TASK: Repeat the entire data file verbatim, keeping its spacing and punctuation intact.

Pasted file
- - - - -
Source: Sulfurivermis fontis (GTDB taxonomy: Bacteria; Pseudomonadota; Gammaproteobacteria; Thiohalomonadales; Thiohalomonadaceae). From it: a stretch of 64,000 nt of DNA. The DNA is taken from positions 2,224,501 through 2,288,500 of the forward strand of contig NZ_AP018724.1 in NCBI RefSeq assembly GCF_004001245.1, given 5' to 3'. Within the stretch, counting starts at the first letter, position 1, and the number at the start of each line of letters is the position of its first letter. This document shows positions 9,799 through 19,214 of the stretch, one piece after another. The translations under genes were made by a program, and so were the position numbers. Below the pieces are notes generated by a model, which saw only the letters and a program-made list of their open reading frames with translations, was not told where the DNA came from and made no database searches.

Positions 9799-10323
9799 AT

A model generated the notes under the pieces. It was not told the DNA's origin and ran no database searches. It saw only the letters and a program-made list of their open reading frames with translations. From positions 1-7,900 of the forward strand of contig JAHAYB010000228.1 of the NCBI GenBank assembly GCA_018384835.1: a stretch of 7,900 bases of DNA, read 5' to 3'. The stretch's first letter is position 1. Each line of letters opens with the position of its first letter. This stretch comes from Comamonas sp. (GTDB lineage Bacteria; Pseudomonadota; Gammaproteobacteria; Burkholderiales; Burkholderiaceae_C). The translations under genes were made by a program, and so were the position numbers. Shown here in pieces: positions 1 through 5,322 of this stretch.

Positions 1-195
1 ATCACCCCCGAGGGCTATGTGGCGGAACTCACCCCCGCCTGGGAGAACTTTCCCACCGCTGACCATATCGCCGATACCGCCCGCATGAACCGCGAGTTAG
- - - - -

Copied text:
Source: Sulfurivermis fontis (GTDB taxonomy: Bacteria; Pseudomonadota; Gammaproteobacteria; Thiohalomonadales; Thiohalomonadaceae). From it: a stretch of 64,000 nt of DNA. The DNA is taken from positions 2,224,501 through 2,288,500 of the forward strand of contig NZ_AP018724.1 in NCBI RefSeq assembly GCF_004001245.1, given 5' to 3'. Within the stretch, counting starts at the first letter, position 1, and the number at the start of each line of letters is the position of its first letter. This document shows positions 9,799 through 19,214 of the stretch, one piece after another. The translations under genes were made by a program, and so were the position numbers. Below the pieces are notes generated by a model, which saw only the letters and a program-made list of their open reading frames with translations, was not told where the DNA came from and made no database searches.

Positions 9799-10323
9799 AT

A model generated the notes under the pieces. It was not told the DNA's origin and ran no database searches. It saw only the letters and a program-made list of their open reading frames with translations. From positions 1-7,900 of the forward strand of contig JAHAYB010000228.1 of the NCBI GenBank assembly GCA_018384835.1: a stretch of 7,900 bases of DNA, read 5' to 3'. The stretch's first letter is position 1. Each line of letters opens with the position of its first letter. This stretch comes from Comamonas sp. (GTDB lineage Bacteria; Pseudomonadota; Gammaproteobacteria; Burkholderiales; Burkholderiaceae_C). The translations under genes were made by a program, and so were the position numbers. Shown here in pieces: positions 1 through 5,322 of this stretch.

Positions 1-195
1 ATCACCCCCGAGGGCTATGTGGCGGAACTCACCCCCGCCTGGGAGAACTTTCCCACCGCTGACCATATCGCCGATACCGCCCGCATGAACCGCGAGTTAG